Friday, February 13, 2009

Time and Books

The relationship between books and time is explored by Ian F. McNeely and Lisa Wolverton in the second chapter of their Reinventing Knowledge: From Alexandria to the Internet (Norton, 2008). They argue that in medieval monasteries:

Emphasis on the written word of God provided a religious rationale for the preservation of written knowledge after the infrastructure of civilization collapsed in the West. As the most devoted Christians, monks and nuns relied especially on texts, both sacred and profane, to mark out every hour, week, and year of their lives together in monastic communities. …

Contrary to the popular image, the monastery was more than an institution devoted to tending lifeless manuscripts through centuries of darkness, bridging two periods of light, classical antiquity and the European Renaissance. Instead, its dual devotion to texts and to time constituted a reinvention of knowledge … (41f.).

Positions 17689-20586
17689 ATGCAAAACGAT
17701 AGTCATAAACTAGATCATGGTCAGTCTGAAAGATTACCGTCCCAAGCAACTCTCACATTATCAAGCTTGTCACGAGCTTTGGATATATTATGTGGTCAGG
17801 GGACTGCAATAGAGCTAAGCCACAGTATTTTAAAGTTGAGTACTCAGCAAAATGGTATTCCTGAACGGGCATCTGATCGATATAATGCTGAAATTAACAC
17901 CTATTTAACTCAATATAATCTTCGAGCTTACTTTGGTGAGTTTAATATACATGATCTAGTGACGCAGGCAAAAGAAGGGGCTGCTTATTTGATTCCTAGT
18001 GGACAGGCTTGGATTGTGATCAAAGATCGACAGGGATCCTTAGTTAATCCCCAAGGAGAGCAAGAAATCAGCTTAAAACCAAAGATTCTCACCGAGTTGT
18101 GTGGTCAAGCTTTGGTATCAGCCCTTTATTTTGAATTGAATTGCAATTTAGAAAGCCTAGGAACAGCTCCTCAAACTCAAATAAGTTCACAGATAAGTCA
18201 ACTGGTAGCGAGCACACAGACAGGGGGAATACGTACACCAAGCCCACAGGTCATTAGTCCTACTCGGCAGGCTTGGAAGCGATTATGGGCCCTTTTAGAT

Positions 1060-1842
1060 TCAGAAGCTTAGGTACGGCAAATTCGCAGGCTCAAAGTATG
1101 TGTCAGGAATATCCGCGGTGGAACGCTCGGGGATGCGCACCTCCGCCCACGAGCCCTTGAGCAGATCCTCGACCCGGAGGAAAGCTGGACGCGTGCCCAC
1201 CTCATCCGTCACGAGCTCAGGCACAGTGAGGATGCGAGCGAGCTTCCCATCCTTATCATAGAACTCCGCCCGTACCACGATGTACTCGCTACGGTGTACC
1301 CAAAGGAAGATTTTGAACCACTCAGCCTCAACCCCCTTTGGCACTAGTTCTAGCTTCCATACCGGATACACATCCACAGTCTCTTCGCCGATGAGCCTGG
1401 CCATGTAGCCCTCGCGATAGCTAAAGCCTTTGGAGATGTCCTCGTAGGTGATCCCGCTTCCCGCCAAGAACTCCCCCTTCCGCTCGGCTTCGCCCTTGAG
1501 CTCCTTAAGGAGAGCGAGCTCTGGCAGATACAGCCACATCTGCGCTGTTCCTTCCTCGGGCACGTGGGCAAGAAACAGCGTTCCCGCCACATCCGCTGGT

The earliest libraries, such as the one at Alexandria, facilitated the creation, translation, collation, synthesis, and dissemination of texts. They transformed “a largely oral scholarly culture into a largely written one” and “made the Greek intellectual tradition both portable and heritable” (3). But in monasteries, texts functioned “not merely to orient individuals during their time on earth but to sustain the wider monastic community itself over the generations” (55).

Image: The Medieval Clock, Salisbury Cathedral, available from: Completed in 1306, this clock is perhaps the oldest running clock in the world and part of what is thought to be the first European clock tower.